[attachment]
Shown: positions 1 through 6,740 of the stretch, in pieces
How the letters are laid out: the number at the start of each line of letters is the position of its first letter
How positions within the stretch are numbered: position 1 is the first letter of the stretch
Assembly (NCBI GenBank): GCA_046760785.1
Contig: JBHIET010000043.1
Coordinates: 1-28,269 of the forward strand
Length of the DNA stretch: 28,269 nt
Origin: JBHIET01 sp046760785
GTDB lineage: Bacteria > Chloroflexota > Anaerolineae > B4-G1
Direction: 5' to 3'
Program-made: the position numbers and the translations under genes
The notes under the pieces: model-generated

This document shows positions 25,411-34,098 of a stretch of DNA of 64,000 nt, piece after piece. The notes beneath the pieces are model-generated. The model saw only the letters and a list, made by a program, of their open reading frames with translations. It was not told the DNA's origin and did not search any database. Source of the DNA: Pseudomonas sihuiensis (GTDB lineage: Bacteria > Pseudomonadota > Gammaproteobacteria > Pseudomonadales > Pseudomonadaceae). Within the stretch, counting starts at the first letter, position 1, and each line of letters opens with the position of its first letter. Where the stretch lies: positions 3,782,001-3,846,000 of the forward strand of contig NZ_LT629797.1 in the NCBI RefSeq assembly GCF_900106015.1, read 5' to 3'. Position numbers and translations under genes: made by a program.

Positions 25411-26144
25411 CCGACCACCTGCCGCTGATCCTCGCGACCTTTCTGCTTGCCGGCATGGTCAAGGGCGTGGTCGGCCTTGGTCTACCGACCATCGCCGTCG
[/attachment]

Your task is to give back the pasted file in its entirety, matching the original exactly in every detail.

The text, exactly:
Shown: positions 1 through 6,740 of the stretch, in pieces
How the letters are laid out: the number at the start of each line of letters is the position of its first letter
How positions within the stretch are numbered: position 1 is the first letter of the stretch
Assembly (NCBI GenBank): GCA_046760785.1
Contig: JBHIET010000043.1
Coordinates: 1-28,269 of the forward strand
Length of the DNA stretch: 28,269 nt
Origin: JBHIET01 sp046760785
GTDB lineage: Bacteria > Chloroflexota > Anaerolineae > B4-G1
Direction: 5' to 3'
Program-made: the position numbers and the translations under genes
The notes under the pieces: model-generated

This document shows positions 25,411-34,098 of a stretch of DNA of 64,000 nt, piece after piece. The notes beneath the pieces are model-generated. The model saw only the letters and a list, made by a program, of their open reading frames with translations. It was not told the DNA's origin and did not search any database. Source of the DNA: Pseudomonas sihuiensis (GTDB lineage: Bacteria > Pseudomonadota > Gammaproteobacteria > Pseudomonadales > Pseudomonadaceae). Within the stretch, counting starts at the first letter, position 1, and each line of letters opens with the position of its first letter. Where the stretch lies: positions 3,782,001-3,846,000 of the forward strand of contig NZ_LT629797.1 in the NCBI RefSeq assembly GCF_900106015.1, read 5' to 3'. Position numbers and translations under genes: made by a program.

Positions 25411-26144
25411 CCGACCACCTGCCGCTGATCCTCGCGACCTTTCTGCTTGCCGGCATGGTCAAGGGCGTGGTCGGCCTTGGTCTACCGACCATCGCCGTCG